Punk Cartoonist Brian Walsby on New Hardcore Bands: "Who Cares Anyways if You Think It Sucks?"

Categories: Interviews

Brian Walsby has been playing music and creating original content for almost three decades.

Brian Walsby has been plying his musical and artistic crafts for longer than many of us have been able to wipe our own asses unassisted, yet the California native and longtime Raleigh, North Carolina, resident remains humble as he adjusts to life as a father three years shy of becoming a quinquagenarian. I had the good fortune of getting ahold of him before his upcoming tour with the Melvins, and he was kind enough to answer some questions.

In this, the second half of our interview, we discuss topics ranging from the influx of memes on our culture and how he's integrated them into his artwork, how active he currently is as a drummer, the Descendents versus ALL, and his philosophy on punk rock exclusiveness.

See also
- Punk Rock Satirist Brian Walsby, Still Kicking Ass After All These Years (Part One)

New Times: You've pulled from a number of classic comic sources, from Peanuts to "Goofus & Gallant" to Mad Magazine vignettes, however, more recently, you've begun doing your own interpretation of memes, such as the Batman-slapping-Robin meme, which you did probably 50 versions of (the majority of them hilarious). Are the meme works kind of throwaways meant only for the online crowd or will we maybe see these in printed form as well?

DC Comics may make a stink about it, though that hasn't stopped you before. Do you see yourself, as the internet continues to integrate itself into every nook and cranny of daily life, doing more of that kind of work?
Brian Walsby: They are only throwaways in the fact that if I have a funny idea, I can do them really quick and put them up there in Internet land. I have done a lot more of that stuff this year and I think it's great, actually. Never before has it been so easy to share what you do with people, and you can get feedback really quick. Sometimes, it worries me how much time I spend on the internet and how utterly dependent I have become on it but it is a great tool. I have definitely benefited greatly because of it. I have sold a decent amount of stuff just from being on Facebook alone.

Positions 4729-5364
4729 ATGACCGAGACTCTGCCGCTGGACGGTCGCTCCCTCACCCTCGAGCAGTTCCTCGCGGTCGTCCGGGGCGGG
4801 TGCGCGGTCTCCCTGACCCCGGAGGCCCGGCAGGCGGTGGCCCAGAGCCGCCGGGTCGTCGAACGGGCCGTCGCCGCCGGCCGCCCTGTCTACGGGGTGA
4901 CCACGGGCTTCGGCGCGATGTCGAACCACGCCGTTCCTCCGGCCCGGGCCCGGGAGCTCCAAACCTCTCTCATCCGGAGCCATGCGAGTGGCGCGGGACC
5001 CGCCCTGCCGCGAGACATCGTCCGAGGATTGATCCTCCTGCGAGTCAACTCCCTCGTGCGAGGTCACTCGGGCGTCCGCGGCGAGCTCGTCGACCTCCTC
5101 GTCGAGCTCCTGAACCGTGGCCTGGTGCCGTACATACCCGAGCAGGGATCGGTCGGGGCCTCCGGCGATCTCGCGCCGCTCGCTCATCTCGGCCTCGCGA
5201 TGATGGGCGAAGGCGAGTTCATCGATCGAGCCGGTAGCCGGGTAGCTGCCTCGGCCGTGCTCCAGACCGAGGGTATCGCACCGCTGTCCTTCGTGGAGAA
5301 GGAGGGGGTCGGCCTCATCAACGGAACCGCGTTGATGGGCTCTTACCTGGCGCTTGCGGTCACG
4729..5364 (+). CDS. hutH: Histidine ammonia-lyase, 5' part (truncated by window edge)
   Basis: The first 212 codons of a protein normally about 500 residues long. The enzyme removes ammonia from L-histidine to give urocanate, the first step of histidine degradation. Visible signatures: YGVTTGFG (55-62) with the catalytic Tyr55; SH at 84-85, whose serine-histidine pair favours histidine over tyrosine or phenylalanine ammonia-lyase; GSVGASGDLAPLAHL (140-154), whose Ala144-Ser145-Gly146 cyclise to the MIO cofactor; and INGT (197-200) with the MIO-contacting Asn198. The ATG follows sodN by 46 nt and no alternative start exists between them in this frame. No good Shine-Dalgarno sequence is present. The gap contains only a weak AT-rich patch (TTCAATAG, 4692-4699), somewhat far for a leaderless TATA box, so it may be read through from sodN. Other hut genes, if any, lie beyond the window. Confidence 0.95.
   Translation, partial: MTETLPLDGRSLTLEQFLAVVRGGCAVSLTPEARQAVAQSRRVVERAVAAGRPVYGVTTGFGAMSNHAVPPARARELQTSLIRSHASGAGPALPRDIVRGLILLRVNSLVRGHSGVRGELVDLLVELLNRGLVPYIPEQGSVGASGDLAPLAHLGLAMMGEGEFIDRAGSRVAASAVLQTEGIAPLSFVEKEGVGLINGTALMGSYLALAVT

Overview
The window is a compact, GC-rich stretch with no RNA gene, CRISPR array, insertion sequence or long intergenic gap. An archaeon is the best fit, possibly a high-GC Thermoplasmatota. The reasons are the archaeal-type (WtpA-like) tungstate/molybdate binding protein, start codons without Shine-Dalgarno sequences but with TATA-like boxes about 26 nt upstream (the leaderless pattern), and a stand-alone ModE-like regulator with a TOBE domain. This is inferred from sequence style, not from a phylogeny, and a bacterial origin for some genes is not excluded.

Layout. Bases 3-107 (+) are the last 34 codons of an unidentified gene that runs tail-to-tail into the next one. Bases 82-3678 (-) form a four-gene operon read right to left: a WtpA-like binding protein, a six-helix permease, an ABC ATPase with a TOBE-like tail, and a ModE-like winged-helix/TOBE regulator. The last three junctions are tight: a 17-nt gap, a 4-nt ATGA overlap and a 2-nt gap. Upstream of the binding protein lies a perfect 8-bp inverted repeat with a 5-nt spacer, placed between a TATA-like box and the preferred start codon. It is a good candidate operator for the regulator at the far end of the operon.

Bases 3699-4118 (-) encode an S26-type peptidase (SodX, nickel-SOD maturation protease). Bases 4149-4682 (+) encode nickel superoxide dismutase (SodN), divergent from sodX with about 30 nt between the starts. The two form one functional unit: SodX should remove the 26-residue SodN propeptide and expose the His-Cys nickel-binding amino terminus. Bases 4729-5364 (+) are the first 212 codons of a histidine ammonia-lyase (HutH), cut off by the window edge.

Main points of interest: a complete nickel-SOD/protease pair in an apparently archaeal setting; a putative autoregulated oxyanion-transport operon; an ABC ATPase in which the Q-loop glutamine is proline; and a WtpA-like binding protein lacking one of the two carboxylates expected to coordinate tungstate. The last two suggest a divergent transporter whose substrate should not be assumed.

No plans for any printed versions of that stuff. I am not in a financial position to do any of that stuff myself and I also don't really know the legalities of these parodies and other swipes that I do. I imagine there are some but they are pretty much in the spirit of Mad Magazine, so I don't know... Has Mad Magazine been sued before? I am sure they have, but I don't really know.

Brian playing drums with Double Negative a couple of years ago.

How are things going with your band, Double Negative? I imagine that it's tougher finding time with everything else you have going on, however I know you just recently played a show with them. Would you ever think of bringing the band on tour with you when you go out with the Melvins?
I haven't been in Double Negative for at least a few years now. Pretty much four months after Willow was born, I played my last show with them.

There was a lot of turmoil in the decision to step down when I did. Basically I was this position where I was trying to please both my home life and my band life, and I was doing a really poor job with both of them. The two main things behind everything was the fact that two of the guys really wanted to pursue the band more seriously at that point, and two of the other guys have children in their lives, and the two never really met. We all have known each other forever but things got really heated and I was really mad for a while afterwards.

I was honestly just mad at myself really. I sort of blamed them for the choices I had made in my life. Not with Willow, but with everything else. They knew it, too. I was supposed to have made this sacrifice and quit the band, and meanwhile I was in this situation and its basically two nice people that really don't have a great relationship and they just had a kid. Yeah, it sucked.